Kirk Kovach: School shootings are part of American ‘normal’
By Kirk Kovach
The Greeks were obsessed with heroes.
Ancient Greeks believed that heroes were a special race of men and women, somehow infused with character and attributes far exceeding the ability of the common man.
But those are myths, not based in the lived experiences endured by real human beings.
Howell was a hero. It’s a word we toss around with little thought about what it really means. When a fellow student in his UNC Charlotte classroom began to shoot at others, Riley took action. In the end, he was shot three times, the final bullet entering his brain and killing him.
Riley is a hero because his actions prevented the deaths of untold numbers of his peers. He is a hero because he put the safety of himself second to the safety of those around him. He is a hero because he acted in a way that many of us hope that we might, but pray that we never have to. The tragedy at UNC Charlotte is, sadly, far too common. Our shock is not from it occurring, but because it finally happened close to home.
Many of my friends went to UNC Charlotte, and plenty more still do.
To think something so devastating happened on their campus is difficult to fathom.
Just Tuesday, another school shooting took place in Colorado. This time, it was not college students who could try to protect themselves; it was a shooting at a STEM school that included children so young they barely knew what was happening. The New York Times article about the shooting quotes Makai Dixon who is 8 years old and in the second grade: “I heard a gunshot,” Makai said. “I’d never heard it before.”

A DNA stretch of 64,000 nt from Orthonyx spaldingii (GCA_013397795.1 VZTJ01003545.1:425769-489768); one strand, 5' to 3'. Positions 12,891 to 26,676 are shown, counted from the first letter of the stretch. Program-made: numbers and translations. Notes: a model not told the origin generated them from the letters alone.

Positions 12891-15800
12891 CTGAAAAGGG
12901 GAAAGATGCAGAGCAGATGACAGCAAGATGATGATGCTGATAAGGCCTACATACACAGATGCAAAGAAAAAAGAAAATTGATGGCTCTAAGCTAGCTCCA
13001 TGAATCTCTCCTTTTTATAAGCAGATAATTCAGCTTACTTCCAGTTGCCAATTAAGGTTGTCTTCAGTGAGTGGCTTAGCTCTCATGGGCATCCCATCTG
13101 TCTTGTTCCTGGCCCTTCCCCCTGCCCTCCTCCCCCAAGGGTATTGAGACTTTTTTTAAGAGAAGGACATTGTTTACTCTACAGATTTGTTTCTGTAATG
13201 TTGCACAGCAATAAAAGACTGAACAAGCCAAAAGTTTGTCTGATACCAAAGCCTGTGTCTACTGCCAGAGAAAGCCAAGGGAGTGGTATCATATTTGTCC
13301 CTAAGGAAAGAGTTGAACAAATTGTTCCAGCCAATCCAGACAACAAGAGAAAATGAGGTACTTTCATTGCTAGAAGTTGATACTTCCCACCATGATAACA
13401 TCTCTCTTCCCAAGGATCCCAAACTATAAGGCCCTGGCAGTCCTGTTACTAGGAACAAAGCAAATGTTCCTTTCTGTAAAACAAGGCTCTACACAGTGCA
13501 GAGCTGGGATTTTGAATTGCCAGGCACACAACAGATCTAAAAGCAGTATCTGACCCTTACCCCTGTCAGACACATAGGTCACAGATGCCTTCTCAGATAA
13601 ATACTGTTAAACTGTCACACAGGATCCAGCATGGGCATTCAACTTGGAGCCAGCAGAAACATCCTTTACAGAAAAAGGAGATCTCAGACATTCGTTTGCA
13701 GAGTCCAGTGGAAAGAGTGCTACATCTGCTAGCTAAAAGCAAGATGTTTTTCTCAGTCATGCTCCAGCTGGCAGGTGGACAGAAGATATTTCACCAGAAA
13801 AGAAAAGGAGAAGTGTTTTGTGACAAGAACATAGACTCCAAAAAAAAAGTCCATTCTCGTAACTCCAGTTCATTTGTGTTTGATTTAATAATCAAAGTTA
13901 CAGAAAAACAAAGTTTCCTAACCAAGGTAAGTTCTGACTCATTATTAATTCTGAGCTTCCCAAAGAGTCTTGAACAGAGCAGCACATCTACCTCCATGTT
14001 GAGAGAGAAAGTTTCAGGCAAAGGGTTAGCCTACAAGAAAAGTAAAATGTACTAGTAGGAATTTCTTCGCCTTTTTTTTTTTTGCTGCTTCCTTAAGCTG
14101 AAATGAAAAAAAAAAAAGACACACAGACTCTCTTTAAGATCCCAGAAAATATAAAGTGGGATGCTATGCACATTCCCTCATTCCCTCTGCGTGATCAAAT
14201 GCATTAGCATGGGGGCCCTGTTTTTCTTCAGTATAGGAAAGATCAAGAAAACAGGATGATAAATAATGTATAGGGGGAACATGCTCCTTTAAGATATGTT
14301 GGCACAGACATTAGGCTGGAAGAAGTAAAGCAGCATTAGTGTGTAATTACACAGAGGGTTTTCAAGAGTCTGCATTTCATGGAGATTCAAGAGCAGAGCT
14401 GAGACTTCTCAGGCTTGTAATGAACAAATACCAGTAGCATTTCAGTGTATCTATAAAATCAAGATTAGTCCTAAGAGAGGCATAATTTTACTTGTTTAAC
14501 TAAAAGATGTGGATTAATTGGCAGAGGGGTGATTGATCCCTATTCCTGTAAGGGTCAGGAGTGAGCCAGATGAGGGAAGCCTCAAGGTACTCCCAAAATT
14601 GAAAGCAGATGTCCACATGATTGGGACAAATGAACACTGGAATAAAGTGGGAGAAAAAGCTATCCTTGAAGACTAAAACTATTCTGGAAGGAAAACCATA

The article noted that, though only in the second grade, Makai had been training for active shooter drills since kindergarten. This is our normal, and it isn’t new. Colorado was also home to Columbine, a turning point 20 years ago. Those who lived through it had to acclimate themselves to a new America; those like Makai who are just beginning their education have never known otherwise.
There will be arguments made, mostly fruitless, about policy prescriptions and why this is a uniquely American phenomenon. What we can do, though, what I can do, is emphasize the humanity of these events.
Too often, stories about shootings fixate on numbers: the dead, the injured, the guns, the bullets. But numbers mean nothing without their proper context.
These are events that affect so many people, and end the lives of others. The only way to take any solace in tragedy is to highlight the lives lost, not just the final seconds of their time here but the entirety of their existence.
On Sunday, friends, families and everyday people gathered at a sanctuary in Lake Junaluska to remember the life that Riley lived.
He was given the full treatment a hero deserves. Riley was a cadet in the ROTC while at UNC Charlotte, and he was buried with full military honors. It was a fitting sendoff and well-deserved honor.
Kirk Kovach is a Rowan County native who contributes to politicsnc.com.